We packed a box (given by Manuela) and taped it up (also from Manuela) and headed to Pienza. It was a long 3 km drive up the hill to the beautiful, small, relaxing Pienza. We quickly found the post office on the main drag and found an awesome free parking spot inches away from the post office.

We walked in to find two postal workers who knew about 10 English words and THANK GOD Doug has been learning Italian for the past 6 months because he could semi-communicate with them. After 20 minutes and lots of hand gestures, we figured out the right forms, labeled everything correctly and sent our boxes ahead of us.

Feeling victorious we headed up to Pienza. It was a lovely, short, slightly uphill walk and then BAM! We were in Pienza. The town is so serene and small. We visited the local church which was commissioned by Pope Pius II in the 1400’s. 2014-04-10-06-12-32_IMG_15302014-04-10-06-09-53_IMG_15222014-04-10-06-11-40_IMG_1528

This church was built on the edge of a hill and is held up by 3 or 4 stories of stones, but it is sinking.


We walked though and could feel it slanting down and then we noticed all the cracks in the floor and walls. It really does seem like the church will break in half at some point. They have been shoring it for a long time, but it still continues to sink.


Outside the church:

As we walked down the streets, we noticed rings all along the buildings. At a closer look, they were uniquely decorated horse holders. People would use the rings to tie up the horses when they were running into the store to get some pecorino (sheep cheese famous in this town.)


Then we found an adorable cat in a plant pot. Doug got some photos of it and then I approached it and for the first time this entire trip, we met a mean cat. It hissed at me as I got close. Clearly, I backed off – Rude!2014-04-10-06-33-21_IMG_1542

2014-04-10-06-35-21_IMG_1549Then we found the “Via Dell Amore” and strolled down the short walk holding hands. So cheesy.2014-04-10-06-43-33_IMG_1555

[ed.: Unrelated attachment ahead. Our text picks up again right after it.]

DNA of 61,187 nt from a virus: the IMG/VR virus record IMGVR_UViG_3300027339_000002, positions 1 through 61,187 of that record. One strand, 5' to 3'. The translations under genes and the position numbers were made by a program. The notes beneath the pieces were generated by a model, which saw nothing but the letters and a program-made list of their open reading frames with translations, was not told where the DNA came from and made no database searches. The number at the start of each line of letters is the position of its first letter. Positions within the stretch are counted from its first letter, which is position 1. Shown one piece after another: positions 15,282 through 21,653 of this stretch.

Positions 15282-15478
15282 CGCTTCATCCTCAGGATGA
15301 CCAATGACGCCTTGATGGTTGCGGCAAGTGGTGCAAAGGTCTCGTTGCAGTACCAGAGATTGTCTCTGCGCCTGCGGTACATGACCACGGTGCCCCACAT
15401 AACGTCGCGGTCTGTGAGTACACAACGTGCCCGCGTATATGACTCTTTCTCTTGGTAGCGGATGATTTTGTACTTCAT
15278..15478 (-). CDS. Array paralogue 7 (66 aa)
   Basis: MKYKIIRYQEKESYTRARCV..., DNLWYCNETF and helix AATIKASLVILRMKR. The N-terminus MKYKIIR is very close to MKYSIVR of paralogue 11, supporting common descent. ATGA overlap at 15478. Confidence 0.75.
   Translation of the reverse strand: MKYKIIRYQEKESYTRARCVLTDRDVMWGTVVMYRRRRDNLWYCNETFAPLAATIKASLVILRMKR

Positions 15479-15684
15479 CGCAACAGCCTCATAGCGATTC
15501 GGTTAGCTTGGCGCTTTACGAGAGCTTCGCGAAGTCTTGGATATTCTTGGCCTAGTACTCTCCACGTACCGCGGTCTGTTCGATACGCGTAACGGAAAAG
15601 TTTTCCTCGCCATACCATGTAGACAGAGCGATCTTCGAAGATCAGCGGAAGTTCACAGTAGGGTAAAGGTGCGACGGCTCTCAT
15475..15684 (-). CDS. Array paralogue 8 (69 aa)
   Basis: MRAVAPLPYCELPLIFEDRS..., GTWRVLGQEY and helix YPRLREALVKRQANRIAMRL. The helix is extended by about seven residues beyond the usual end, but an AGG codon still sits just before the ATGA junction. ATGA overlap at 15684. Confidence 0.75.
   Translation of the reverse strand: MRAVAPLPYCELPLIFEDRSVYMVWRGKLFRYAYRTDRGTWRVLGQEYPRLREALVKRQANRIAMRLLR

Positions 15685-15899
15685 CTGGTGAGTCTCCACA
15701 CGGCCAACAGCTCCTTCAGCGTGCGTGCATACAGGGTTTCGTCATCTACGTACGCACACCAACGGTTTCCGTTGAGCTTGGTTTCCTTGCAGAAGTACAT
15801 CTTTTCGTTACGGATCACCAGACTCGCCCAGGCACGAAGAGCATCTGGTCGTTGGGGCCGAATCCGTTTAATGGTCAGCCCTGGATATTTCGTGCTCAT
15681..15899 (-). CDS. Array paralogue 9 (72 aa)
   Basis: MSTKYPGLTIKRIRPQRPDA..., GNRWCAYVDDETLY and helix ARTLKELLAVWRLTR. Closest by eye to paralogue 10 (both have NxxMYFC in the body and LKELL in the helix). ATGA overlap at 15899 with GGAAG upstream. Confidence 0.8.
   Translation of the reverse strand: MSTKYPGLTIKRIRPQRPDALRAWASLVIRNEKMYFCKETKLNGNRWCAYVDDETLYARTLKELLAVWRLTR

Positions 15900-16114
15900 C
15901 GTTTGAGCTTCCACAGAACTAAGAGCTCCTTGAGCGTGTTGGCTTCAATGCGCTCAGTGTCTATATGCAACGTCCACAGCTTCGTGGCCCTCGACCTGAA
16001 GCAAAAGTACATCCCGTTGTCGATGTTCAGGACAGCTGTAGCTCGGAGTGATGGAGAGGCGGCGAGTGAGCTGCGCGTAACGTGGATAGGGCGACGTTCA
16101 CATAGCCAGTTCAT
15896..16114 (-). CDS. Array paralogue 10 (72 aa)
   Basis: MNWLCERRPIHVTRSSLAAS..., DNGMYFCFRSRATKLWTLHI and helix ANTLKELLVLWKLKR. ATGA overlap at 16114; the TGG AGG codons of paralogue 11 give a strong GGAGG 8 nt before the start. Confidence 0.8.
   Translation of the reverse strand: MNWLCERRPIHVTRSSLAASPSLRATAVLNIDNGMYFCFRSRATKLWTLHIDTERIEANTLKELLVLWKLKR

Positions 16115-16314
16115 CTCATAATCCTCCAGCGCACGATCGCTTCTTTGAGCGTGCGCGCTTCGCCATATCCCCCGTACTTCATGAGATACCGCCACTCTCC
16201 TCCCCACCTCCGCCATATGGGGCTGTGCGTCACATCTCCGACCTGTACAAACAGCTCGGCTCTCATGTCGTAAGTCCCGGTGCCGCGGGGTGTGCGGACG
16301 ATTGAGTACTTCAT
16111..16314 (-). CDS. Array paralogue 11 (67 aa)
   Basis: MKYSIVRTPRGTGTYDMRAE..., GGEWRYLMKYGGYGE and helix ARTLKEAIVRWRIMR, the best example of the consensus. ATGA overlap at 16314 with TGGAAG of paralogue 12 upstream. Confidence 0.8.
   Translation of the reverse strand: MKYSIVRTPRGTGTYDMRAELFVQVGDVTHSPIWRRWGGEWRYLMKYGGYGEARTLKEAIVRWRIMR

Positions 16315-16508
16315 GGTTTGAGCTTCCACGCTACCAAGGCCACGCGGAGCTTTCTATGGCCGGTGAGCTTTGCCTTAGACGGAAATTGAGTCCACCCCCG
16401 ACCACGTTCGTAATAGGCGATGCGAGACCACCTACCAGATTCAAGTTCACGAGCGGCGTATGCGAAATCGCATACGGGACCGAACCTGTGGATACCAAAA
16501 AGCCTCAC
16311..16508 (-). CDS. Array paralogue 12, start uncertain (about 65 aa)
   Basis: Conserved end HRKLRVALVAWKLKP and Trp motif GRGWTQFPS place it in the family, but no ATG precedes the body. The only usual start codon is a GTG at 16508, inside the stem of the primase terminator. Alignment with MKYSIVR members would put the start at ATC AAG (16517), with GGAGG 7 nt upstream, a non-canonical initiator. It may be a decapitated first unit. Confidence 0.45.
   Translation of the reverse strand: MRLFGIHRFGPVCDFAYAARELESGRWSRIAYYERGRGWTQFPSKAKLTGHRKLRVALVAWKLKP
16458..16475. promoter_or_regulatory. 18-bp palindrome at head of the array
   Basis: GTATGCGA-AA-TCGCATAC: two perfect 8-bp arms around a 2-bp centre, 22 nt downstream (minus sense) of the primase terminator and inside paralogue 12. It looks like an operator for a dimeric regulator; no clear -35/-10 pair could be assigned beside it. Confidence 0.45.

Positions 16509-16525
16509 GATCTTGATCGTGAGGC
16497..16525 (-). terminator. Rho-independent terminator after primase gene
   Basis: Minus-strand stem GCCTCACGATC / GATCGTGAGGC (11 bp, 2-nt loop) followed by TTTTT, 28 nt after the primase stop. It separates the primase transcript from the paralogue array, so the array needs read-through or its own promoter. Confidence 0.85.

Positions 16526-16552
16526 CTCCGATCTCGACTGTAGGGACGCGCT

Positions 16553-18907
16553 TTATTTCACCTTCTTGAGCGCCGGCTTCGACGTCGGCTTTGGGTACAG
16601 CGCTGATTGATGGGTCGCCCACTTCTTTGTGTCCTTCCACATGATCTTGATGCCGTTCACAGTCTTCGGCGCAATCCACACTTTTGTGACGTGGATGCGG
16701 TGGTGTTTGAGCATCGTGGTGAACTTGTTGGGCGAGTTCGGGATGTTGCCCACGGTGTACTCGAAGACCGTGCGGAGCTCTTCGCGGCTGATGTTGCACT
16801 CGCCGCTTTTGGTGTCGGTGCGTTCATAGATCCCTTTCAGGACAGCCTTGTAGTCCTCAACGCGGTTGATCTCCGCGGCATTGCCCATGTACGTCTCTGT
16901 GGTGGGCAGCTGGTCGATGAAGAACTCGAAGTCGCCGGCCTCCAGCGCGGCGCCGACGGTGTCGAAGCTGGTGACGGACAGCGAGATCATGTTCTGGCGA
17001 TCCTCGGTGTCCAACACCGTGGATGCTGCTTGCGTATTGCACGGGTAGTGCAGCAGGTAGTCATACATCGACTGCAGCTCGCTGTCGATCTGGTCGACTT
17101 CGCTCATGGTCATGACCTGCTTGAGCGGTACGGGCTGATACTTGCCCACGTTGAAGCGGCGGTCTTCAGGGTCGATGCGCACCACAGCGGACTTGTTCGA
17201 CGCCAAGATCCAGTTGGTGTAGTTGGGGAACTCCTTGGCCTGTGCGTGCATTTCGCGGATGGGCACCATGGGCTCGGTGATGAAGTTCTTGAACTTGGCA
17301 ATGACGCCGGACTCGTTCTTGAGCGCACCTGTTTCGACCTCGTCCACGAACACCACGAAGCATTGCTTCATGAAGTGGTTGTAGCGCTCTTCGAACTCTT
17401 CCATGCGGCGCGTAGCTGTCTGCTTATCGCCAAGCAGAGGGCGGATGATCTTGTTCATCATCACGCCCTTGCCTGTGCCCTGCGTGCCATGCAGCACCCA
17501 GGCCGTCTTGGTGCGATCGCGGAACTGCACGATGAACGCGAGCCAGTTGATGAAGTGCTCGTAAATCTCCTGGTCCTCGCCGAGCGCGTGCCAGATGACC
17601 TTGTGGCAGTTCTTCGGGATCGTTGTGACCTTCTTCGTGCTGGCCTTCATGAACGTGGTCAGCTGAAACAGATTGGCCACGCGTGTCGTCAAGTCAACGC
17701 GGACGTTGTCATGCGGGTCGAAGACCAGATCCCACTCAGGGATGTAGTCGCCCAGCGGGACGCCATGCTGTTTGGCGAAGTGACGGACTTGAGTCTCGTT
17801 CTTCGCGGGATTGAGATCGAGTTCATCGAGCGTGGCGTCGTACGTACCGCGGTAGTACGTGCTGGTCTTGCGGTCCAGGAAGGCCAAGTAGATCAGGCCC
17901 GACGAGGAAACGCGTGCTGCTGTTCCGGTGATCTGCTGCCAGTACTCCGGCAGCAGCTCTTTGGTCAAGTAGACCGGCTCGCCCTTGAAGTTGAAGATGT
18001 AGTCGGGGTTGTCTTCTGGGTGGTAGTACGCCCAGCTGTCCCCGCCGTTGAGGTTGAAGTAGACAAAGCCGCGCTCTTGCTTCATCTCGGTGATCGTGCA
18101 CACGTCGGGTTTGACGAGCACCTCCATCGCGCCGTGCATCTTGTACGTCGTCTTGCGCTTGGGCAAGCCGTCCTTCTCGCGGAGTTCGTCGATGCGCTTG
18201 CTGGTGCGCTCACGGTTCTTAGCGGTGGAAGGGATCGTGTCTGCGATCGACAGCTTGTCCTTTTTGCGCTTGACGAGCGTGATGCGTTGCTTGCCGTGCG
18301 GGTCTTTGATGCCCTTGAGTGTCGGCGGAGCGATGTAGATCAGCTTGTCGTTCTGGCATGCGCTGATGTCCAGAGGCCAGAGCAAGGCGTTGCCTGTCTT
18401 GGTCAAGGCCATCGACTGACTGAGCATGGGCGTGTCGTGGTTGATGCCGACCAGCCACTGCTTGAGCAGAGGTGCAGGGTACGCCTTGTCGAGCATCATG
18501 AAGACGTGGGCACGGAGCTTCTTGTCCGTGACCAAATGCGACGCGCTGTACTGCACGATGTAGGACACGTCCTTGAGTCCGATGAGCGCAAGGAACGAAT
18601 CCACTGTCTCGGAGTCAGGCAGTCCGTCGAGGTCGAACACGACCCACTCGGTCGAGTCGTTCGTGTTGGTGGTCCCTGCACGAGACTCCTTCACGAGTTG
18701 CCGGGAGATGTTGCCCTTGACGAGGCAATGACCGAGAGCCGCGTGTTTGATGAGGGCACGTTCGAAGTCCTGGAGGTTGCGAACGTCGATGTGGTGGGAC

It was quite the relaxing walk and perfect for what we needed today – seeing as we are both a little under the weather. (My throat has been bothering me and Doug is still coughing.) We walked around the city and hung out by some beautiful views. Then we grabbed dessert – a crepe for me and gelato for Doug.2014-04-10-06-52-39_IMG_15592014-04-10-07-01-01_IMG_1561

I could tell Doug was starting to feel bad so we headed back to the car and drove the long 3 kilometer drive home. We both took a great nap for 2 hours. Can’t you tell this is our laziest day ever?

Side Note: We really enjoyed Pienza. It was what we expected Sienna to be like, but was not. It was charming, quiet and MUCH less cars speeding around walls. It was also much flatter than Sienna. It is safe to say we preferred Pienza over Sienna. Sienna has about 60k people while Pienza has about 3k so there are less things to do, but it was right up our alley.
Back to the story…Then we woke up, enjoyed the Tuscan sunset and came into our little apartment to relax.2014-04-10-11-28-04_IMG_15632014-04-10-11-30-08_IMG_15652014-04-10-11-41-24_IMG_15822014-04-10-11-32-29_IMG_1567

It was dinner time (7:30 pm – 9 pm is dinner in Italy) and we had planned to cook in. We had purchased some pici pasta from the front desk earlier. When Doug felt hungry enough he got to cooking dinner. 2014-04-10-12-21-49_IMG_15852014-04-10-12-22-38_IMG_15902014-04-10-12-28-01_IMG_15942014-04-10-12-28-31_IMG_1596

I video chatted with my mom (special guest appearances from Uncle Mike and Aunt Carolyn) while Doug cooked. Such is the life! He boiled the pasta and made a “sauce” from olive oil (what else?!) and heated some left over pork from dinner last night. Then added some spices to the sauce (all provided in the apartment), threw in the perfectly cooked noodles and we had a fabulous dinner. Thanks Doug! You rock.

After dinner, I got back to blogging and realized we forgot to get our laundry so I headed out to find our clean clothes. They were being folded as I arrived so it was good timing.2014-04-10-13-03-53_IMG_1597 I brought our laundry to the room and noticed someone had come out of the “library” (a common space and free standing building on property) with hot tea! I was all over that. I headed in and made Doug and I some green tea. The tea helped my throat and helped Doug clear his lungs. It was perfect.2014-04-10-13-04-09_IMG_1598

There was some discussion about heading back to Pienza for gelato, but it was decided we would stay in. I am frankly surprised we are not getting gelato, but Doug is generally unpredictable. (quick note from doug -- like a loose cannon! Honestly, the 3 shops we went into had relatively simple flavors, most of which I had already tried. There was one shop where we got Lizzie's crepe that had an interesting ricotta cheese based flavor, but I think they were already closed -- I saw their hours while waiting for them to make the crepe)

Our plan for the rest of the night includes doing the dishes from dinner (I offered since Doug cooked), drinking green tea and watching a movie. It was the perfect ending to a slow, relaxing day.

I just looked at my fitbit and I do not even have 7000 steps! Ha! Oh well.
As I sit here and enjoy my green tea, I am reminded of how lucky we are to be here and enjoy Italy. This has been a great experience and we are so blessed in so many ways. Hug your loved ones. We love you all!
Love and Hugs, Lizzie

Lizzie Fitbit: 7,197
Doug Fitbit: 4,775